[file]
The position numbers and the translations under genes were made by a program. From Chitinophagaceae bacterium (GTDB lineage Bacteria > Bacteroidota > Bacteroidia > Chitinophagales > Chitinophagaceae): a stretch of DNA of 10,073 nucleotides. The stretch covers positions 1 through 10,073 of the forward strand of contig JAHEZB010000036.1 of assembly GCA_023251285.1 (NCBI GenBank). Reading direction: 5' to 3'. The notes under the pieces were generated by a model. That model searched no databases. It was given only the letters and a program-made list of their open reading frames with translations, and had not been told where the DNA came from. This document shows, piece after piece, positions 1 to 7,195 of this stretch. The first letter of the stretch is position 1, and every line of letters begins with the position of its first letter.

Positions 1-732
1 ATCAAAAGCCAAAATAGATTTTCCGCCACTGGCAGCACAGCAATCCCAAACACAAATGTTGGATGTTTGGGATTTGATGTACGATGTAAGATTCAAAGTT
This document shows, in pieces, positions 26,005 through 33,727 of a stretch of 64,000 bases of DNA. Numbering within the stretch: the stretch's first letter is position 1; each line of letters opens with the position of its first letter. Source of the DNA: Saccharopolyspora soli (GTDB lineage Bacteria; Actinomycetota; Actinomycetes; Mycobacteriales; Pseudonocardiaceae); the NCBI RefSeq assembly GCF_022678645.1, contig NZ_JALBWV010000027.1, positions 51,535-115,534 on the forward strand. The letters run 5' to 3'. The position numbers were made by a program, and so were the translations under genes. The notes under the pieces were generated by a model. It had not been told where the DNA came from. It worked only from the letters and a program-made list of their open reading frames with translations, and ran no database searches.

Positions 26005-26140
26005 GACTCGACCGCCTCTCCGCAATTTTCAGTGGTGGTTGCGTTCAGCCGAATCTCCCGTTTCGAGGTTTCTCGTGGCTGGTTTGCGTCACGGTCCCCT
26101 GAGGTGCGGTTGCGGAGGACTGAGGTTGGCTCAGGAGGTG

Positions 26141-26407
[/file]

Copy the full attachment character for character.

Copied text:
The position numbers and the translations under genes were made by a program. From Chitinophagaceae bacterium (GTDB lineage Bacteria > Bacteroidota > Bacteroidia > Chitinophagales > Chitinophagaceae): a stretch of DNA of 10,073 nucleotides. The stretch covers positions 1 through 10,073 of the forward strand of contig JAHEZB010000036.1 of assembly GCA_023251285.1 (NCBI GenBank). Reading direction: 5' to 3'. The notes under the pieces were generated by a model. That model searched no databases. It was given only the letters and a program-made list of their open reading frames with translations, and had not been told where the DNA came from. This document shows, piece after piece, positions 1 to 7,195 of this stretch. The first letter of the stretch is position 1, and every line of letters begins with the position of its first letter.

Positions 1-732
1 ATCAAAAGCCAAAATAGATTTTCCGCCACTGGCAGCACAGCAATCCCAAACACAAATGTTGGATGTTTGGGATTTGATGTACGATGTAAGATTCAAAGTT
This document shows, in pieces, positions 26,005 through 33,727 of a stretch of 64,000 bases of DNA. Numbering within the stretch: the stretch's first letter is position 1; each line of letters opens with the position of its first letter. Source of the DNA: Saccharopolyspora soli (GTDB lineage Bacteria; Actinomycetota; Actinomycetes; Mycobacteriales; Pseudonocardiaceae); the NCBI RefSeq assembly GCF_022678645.1, contig NZ_JALBWV010000027.1, positions 51,535-115,534 on the forward strand. The letters run 5' to 3'. The position numbers were made by a program, and so were the translations under genes. The notes under the pieces were generated by a model. It had not been told where the DNA came from. It worked only from the letters and a program-made list of their open reading frames with translations, and ran no database searches.

Positions 26005-26140
26005 GACTCGACCGCCTCTCCGCAATTTTCAGTGGTGGTTGCGTTCAGCCGAATCTCCCGTTTCGAGGTTTCTCGTGGCTGGTTTGCGTCACGGTCCCCT
26101 GAGGTGCGGTTGCGGAGGACTGAGGTTGGCTCAGGAGGTG

Positions 26141-26407